Trish, Office Manager / CFO for a construction company in Salem, OR, told Session 3B of Turbo’s Leadership Development Lab (LDL):
“In 1983 I was working as a security officer at Bi-Mart in Ontario, Oregon. I was casually pushing a shopping cart through the store, acting as if I were shopping, when I noticed a very handsome man in the cigarette aisle. He was very tanned with bleach blonde hair, wearing a Hawaiian print shirt (which was very unusual for Ontario, Oregon!). I pushed my cart past the man, smiling at him as I walked by. He returned a quick smile and a wink to me. I quickly rounded the aisle, positioning myself at the end base and began carefully watching him. He suddenly started stuffing cartons of cigarettes inside of his loosely-fit pants, covering them up with his baggy, Hawaiian print shirt. The cigarette aisle was located close to the checkout stands, then he quickly made a mad dash to exit the store. Bi-Mart’s rule was that no security officer was allowed to exit the store without the back-up of a manager. Well, I didn’t have time to signal anyone that I was going after my suspect, so I had to approach him on my own. I caught up to him in the parking lot, showed him my badge and told him that he was under arrest for shoplifting. His first response was to laugh at me and then he attempted to run away. Somehow, I managed to trip and shove him to the ground at the same time, leaving him face-down on the parking lot pavement. Finally, back-up arrived to assist me and we got him back on his feet. We escorted him back to the store where I read him his rights and waited for the police to arrive.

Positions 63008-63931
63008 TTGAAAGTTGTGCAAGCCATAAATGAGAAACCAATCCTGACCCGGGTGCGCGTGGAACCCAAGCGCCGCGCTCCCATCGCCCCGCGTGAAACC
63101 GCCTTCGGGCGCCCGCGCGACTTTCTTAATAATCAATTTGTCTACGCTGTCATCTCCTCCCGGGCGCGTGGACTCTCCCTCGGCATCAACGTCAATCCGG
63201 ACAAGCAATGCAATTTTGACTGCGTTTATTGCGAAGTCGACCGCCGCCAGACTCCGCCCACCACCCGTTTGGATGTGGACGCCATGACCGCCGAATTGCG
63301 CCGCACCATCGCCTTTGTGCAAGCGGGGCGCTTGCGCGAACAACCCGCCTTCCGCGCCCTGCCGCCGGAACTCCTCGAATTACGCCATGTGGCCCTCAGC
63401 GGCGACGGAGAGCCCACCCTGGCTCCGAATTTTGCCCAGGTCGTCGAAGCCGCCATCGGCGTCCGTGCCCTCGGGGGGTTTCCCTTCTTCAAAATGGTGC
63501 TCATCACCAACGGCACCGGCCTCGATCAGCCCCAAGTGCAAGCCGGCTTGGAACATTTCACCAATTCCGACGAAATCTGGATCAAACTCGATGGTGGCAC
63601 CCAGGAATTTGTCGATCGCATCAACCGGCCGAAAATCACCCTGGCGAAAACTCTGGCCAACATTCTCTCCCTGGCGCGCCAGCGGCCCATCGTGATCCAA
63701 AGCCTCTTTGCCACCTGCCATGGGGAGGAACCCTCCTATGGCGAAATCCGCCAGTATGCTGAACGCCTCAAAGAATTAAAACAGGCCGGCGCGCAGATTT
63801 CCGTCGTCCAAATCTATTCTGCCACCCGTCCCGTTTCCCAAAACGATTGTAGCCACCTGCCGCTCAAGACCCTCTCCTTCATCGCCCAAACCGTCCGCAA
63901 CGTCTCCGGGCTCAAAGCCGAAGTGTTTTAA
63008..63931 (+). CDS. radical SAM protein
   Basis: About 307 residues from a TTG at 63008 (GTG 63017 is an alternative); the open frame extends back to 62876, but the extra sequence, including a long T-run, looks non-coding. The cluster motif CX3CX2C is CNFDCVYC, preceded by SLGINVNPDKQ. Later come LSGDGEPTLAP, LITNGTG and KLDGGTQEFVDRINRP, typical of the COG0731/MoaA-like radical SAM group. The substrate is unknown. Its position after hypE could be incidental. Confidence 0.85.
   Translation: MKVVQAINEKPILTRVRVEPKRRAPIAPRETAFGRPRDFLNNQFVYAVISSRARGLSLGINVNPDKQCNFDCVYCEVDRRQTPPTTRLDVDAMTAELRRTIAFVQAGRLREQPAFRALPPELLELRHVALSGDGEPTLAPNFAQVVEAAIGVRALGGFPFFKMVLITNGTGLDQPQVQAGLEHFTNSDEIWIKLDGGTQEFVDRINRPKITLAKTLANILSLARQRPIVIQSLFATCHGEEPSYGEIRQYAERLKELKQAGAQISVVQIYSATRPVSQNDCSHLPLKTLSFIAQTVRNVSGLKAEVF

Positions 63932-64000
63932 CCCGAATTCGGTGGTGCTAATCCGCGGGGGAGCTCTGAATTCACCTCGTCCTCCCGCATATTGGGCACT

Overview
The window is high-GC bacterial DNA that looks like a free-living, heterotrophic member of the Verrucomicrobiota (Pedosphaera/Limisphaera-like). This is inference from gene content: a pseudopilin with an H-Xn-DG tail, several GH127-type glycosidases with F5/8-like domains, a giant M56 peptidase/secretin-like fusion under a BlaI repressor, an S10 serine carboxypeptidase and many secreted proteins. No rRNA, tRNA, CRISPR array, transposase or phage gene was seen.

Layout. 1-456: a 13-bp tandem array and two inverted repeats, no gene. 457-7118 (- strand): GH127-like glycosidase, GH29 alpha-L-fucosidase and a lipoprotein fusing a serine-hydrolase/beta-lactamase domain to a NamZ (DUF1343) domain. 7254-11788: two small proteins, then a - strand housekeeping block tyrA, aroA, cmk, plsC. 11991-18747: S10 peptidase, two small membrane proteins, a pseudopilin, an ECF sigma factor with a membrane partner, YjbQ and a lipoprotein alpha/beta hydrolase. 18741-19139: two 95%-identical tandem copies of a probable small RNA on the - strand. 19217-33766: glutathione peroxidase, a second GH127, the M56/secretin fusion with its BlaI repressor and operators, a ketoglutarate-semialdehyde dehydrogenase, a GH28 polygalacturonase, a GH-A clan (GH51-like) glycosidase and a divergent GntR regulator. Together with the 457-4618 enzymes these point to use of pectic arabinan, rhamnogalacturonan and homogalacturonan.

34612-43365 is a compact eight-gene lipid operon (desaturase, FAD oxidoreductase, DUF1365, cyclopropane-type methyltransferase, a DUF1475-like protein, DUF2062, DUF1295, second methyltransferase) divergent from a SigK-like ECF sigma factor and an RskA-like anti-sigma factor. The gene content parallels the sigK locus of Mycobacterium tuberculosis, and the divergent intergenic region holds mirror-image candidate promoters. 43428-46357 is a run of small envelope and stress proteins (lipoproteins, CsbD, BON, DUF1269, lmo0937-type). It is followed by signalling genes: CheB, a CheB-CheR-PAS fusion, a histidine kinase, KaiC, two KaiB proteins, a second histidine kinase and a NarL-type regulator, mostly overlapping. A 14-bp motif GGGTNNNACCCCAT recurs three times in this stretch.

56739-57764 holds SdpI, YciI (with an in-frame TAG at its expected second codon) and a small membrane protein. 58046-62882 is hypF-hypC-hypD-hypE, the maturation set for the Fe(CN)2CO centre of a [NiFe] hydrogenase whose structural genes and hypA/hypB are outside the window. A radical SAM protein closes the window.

“The next day, the police notified me that they had been looking for this man for over two weeks. He had been stealing cigarettes from local merchants and selling them to the crews on the construction job sites in the Treasure Valley area. Not only was he arrested for shoplifting, he was also charged with racketeering, which is a felony.
“The lesson that I learned from this experience is that I can take care of myself and not to give up when the job looks impossible.
“The action I call you to take is to stick to your guns. When you find yourself faced with an impossible task, a job that looks like you can’t do it alone, act with determination and find creative ways to get the job done.
“The benefit you will gain is you will find your super power. You will be the town hero and most importantly, you will amaze yourself.”
Are you ready to become an Engaging Leader?
Fall Leadership Development Labs are forming now in Eugene, Wilsonville, Salem and Vancouver.